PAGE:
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How to Reconcile Your Bank Account

Posted By Miranda Marquit On 08/17/2011 @ 12:06 pm In Banking | 7 Comments

One of the most important things you can do for your financial situation is to make sure that you reconcile your bank accounts every month. Even if you check your accounts regularly, it is still a good idea to take stock of your finances each month, and reconcile your bank accounts to ensure that the “official” record the bank has matches with your records.

If you have some sort of personal finance software, this is usually fairly simple. You can easily enter the applicable dates, and the software will pull up all of the transactions that you entered within those dates. You can go down the list and check them off. If you keep track of things using pen and paper, you can look for the transactions since your last reconciliation, and start there, comparing your records with bank records.

Should You Keep Your Receipts?

I like to keep my receipts until the reconcile is complete each month. That way, if there is discrepancy, I have the receipt to refer to. This is one of the reasons that I get a receipt with all of my debit transactions. I keep my receipts in a file [3] for the month, and, when the reconciliation is over, I put them in the recycle bin. I just pile them up, so they are usually in order, since I enter my transactions at least twice a week. While it may not be necessary to keep your receipts, it gives me peace of mind, knowing that I have some evidence, just in case I need to resolve an issue.

Other Reasons Reconciling Your Account is Important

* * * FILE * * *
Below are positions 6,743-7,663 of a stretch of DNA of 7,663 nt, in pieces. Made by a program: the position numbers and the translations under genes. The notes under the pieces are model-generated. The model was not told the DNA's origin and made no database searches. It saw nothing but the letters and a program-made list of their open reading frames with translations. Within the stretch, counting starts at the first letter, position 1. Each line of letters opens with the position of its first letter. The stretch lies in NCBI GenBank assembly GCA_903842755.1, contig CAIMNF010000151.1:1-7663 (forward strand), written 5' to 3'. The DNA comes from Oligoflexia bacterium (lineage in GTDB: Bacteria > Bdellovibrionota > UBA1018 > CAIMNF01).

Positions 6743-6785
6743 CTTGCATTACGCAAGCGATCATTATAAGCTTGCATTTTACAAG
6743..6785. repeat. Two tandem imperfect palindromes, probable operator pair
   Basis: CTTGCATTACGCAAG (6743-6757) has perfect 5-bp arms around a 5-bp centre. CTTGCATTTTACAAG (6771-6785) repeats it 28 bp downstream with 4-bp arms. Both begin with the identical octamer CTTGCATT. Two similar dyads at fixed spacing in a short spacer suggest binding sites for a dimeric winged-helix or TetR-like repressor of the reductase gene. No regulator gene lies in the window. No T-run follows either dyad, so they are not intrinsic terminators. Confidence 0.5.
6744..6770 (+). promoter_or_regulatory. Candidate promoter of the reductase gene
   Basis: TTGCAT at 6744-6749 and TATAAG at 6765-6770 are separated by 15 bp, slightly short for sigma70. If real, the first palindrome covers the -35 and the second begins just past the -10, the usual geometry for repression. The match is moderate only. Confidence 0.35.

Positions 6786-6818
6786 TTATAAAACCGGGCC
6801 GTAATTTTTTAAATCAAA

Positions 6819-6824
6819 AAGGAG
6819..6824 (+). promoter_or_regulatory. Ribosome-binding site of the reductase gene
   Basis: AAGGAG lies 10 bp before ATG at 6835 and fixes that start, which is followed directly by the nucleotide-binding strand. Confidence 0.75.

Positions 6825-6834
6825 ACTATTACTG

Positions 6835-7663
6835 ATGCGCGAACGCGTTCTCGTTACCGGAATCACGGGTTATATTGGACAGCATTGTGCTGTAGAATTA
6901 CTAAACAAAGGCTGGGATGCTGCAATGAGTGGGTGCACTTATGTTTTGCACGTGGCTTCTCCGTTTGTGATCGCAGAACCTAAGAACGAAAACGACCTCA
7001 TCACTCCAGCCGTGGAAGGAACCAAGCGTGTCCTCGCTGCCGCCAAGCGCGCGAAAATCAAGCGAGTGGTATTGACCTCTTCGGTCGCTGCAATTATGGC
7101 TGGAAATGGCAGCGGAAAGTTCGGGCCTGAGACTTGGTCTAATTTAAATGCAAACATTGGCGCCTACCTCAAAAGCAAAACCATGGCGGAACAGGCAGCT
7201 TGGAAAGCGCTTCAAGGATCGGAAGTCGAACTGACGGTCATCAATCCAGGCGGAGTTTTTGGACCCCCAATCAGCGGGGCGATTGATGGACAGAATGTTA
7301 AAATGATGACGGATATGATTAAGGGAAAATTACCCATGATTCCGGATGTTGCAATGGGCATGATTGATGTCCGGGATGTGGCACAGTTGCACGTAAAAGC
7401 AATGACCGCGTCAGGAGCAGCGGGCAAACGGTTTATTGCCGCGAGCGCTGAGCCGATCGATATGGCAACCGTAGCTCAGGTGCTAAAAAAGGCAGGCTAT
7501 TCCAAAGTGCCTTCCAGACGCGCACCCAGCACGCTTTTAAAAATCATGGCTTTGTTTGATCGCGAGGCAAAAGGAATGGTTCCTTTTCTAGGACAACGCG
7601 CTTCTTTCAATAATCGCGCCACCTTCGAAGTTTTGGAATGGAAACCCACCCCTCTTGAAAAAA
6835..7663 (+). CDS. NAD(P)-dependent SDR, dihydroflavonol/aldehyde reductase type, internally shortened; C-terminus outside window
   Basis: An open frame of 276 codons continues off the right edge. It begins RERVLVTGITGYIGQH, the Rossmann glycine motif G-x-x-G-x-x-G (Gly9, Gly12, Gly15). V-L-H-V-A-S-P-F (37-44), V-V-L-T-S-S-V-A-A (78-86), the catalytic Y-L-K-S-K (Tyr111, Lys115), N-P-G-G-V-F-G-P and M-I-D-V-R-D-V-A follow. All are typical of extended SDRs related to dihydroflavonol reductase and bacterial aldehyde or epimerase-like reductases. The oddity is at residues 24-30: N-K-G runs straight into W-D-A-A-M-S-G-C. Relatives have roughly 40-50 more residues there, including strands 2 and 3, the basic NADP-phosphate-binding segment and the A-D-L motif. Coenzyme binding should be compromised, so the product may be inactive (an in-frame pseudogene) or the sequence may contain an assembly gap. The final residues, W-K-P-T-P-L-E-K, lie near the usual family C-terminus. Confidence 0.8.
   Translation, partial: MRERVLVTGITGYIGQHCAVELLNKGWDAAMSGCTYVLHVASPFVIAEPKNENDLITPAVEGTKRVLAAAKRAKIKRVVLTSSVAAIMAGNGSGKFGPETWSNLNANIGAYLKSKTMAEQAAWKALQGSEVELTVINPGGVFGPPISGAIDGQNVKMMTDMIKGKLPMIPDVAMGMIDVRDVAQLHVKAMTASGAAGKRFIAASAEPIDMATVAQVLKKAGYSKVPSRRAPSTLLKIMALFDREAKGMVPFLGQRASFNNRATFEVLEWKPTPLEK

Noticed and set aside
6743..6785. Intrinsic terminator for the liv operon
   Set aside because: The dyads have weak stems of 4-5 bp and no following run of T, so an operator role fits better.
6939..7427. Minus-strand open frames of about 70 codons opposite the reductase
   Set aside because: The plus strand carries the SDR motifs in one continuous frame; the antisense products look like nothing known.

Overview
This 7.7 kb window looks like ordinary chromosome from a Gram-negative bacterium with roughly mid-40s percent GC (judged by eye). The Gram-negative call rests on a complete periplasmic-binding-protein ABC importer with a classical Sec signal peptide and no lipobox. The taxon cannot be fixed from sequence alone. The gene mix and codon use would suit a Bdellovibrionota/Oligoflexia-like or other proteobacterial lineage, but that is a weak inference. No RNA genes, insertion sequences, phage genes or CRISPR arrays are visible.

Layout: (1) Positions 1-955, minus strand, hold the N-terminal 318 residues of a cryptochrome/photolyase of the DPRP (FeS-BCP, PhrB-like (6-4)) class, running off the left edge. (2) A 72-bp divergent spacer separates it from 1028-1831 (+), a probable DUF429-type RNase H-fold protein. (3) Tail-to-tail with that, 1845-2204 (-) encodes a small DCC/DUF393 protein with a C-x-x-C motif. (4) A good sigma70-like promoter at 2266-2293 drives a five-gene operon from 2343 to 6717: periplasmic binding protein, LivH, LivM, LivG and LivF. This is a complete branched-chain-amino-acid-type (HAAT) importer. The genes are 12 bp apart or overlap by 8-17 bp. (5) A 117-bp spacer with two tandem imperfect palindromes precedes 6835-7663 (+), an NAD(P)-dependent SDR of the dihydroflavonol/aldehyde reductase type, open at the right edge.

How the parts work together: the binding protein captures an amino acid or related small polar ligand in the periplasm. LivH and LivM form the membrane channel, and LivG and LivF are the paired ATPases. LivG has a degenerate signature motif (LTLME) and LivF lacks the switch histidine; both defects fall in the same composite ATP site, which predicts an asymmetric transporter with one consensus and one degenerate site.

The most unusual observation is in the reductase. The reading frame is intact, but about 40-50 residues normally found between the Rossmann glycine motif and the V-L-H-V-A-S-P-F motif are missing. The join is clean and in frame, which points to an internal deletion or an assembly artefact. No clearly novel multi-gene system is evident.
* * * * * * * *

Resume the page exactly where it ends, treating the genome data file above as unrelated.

Not only will reconciling your account help you make sure that everything lines up as it should, but it also provides you with the chance to really look over where your money has been going. This is important for two main reasons:

  1. Identifying fraudulent transactions: An in-depth look at your account statement may provide you with the ability to identify fraudulent transactions that you may not notice with a cursory glance spot check of your accounts [4] online. You can also catch when a store adds a few cents to your bill, as some of the more unscrupulous sometimes do in an attempt to get a little extra money in a way that is virtually undetectable.
  2. Facing up to your spending: While reconciling your bank account can be great for helping you identify irregularities and inconsistencies in your transactions, it can also be a good way to help you face up to your spending. When you have to go through and acknowledge every single item, it forces you to see exactly where you are spending your money, and where you can make appropriate changes. It’s really an exercise in being honest with yourself.

Bottom Line

The account statement you receive from your financial institution, whether it’s for a checking account, savings account or credit card account, is the “official” record of what is happening with your account. It’s important to make sure that it matches what you think is happening with your money. Plus, reconciling your account can help you catch identity fraud, as well as provide you the chance to review your own habits.

(Photo: Philippe Put [5])


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[1] Tweet: http://twitter.com/share

[2] Email: mailto:?subject=http://www.bargaineering.com/articles/reconcile-bank-account.html

[3] keep my receipts in a file: http://www.bargaineering.com/articles/finances-55-seconds-organize-financial-documents.html

[4] spot check of your accounts: http://www.bargaineering.com/articles/finances-55-seconds-spot-check-financial-accounts.html

[5] Philippe Put: http://www.flickr.com/photos/34547181@N00/4203873799/

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